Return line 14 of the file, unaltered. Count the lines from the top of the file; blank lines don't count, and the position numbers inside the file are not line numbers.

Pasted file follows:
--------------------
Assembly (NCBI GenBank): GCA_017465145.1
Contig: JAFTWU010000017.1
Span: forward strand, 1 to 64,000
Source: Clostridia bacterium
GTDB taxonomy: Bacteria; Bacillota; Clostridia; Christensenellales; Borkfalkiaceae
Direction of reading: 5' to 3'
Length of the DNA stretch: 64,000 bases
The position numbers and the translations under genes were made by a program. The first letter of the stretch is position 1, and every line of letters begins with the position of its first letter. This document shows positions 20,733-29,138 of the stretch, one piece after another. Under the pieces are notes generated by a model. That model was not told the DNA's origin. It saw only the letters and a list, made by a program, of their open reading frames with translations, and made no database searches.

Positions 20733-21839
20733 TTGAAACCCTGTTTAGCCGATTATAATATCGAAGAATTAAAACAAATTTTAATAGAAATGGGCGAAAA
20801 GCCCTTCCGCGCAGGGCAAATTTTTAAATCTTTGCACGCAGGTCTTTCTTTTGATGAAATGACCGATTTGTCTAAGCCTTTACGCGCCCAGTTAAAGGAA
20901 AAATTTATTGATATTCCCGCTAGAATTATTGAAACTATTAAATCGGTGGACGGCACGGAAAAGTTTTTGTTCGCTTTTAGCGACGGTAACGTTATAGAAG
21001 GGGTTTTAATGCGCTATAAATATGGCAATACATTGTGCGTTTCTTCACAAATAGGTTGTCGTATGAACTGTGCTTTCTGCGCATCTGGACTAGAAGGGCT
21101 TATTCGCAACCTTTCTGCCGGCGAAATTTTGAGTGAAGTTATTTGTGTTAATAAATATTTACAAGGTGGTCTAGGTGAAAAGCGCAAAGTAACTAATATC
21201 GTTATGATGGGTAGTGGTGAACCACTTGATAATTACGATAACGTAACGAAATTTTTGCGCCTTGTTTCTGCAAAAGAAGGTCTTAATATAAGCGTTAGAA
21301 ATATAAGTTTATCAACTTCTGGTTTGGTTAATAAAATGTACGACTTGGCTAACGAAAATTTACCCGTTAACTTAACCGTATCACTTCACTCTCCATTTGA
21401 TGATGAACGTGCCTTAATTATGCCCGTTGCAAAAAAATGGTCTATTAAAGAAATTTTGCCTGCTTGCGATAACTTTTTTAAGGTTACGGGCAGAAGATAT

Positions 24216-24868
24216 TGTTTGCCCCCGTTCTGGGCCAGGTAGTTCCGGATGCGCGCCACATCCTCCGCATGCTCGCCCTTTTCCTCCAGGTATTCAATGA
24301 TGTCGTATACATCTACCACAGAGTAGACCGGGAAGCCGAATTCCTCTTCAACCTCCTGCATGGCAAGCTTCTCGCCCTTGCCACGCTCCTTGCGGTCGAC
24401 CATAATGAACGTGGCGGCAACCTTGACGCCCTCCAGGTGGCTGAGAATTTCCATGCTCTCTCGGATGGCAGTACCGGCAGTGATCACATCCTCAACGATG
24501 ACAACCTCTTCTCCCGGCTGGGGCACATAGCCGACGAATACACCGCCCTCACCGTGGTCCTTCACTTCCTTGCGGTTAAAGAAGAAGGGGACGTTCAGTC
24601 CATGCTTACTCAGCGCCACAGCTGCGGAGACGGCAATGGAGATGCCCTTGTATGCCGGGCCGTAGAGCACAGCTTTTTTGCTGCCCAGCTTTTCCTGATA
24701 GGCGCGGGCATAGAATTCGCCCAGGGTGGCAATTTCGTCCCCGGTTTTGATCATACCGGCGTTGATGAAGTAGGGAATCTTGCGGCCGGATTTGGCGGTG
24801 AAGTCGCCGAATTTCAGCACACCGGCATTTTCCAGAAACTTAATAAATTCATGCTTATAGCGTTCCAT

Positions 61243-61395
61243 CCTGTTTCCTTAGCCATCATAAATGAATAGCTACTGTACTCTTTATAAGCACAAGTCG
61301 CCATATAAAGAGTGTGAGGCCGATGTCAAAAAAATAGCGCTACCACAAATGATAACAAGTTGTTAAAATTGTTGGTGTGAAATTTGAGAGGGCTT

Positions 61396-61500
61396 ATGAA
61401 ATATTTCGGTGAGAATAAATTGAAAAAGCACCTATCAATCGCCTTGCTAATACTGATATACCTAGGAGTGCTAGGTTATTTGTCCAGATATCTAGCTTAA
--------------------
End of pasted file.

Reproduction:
21101 TATTCGCAACCTTTCTGCCGGCGAAATTTTGAGTGAAGTTATTTGTGTTAATAAATATTTACAAGGTGGTCTAGGTGAAAAGCGCAAAGTAACTAATATC